When someone is "easy on the eye," it could also be because they are easy on the brain, according to a new international study. Scientists from universities in the United States and New Zealand analyzed previous studies and conducted new research to find that attractiveness could be linked to ease of mental processing.

The study, published in the journal Psychological Science, looked at previous research that found people rated images of standard-looking objects or people as more attractive than variations of these things.

They also tested people by showing them a prototype image made up of dots and geometric patterns and variations of it to see which people liked the most.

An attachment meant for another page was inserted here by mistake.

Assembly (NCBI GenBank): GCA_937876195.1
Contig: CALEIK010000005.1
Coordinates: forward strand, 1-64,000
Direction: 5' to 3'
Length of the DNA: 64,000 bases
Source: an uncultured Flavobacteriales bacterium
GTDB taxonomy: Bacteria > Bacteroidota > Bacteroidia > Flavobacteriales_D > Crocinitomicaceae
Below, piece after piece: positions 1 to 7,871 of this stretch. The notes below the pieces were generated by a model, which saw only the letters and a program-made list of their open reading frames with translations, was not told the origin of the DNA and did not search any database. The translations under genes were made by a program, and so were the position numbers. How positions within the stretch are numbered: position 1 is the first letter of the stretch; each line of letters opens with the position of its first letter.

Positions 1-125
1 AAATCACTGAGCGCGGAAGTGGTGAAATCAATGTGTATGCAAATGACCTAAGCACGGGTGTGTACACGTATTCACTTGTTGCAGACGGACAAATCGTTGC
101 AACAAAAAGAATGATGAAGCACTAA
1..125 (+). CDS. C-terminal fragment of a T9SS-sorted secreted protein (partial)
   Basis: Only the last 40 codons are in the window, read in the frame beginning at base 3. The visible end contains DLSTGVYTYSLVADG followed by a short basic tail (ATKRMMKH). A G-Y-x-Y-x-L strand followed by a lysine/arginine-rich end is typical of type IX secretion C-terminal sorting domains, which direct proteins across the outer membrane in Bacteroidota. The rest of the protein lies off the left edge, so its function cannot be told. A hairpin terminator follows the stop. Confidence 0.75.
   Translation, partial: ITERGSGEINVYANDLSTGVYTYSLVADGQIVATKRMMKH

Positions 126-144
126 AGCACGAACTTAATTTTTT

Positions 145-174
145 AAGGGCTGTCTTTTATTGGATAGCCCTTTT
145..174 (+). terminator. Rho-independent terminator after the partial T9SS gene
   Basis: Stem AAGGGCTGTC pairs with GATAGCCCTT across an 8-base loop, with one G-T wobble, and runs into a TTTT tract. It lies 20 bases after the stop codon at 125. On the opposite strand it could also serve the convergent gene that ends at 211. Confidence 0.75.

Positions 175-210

Piotr Winkielman of the University of California, San Diego, who led the research, said the less time it took to classify a pattern, the more attractive it was judged.

"We show that this preference for the prototype is a function of the prototype being particularly easy to perceive," Winkielman told Reuters on Tuesday. "So the easier the better."

Winkielman pointed out that this "beauty in averageness" could apply to things like the silhouette of a car, a watch, as well as to people.

"You can even get it for the taste of chili," he said.

"An anecdote was reported in the paper that some guy won a chili cooking contest by basically going around to various competitors and putting a spoon of chili into his own pot and eventually he found the perfect, well balanced flavor."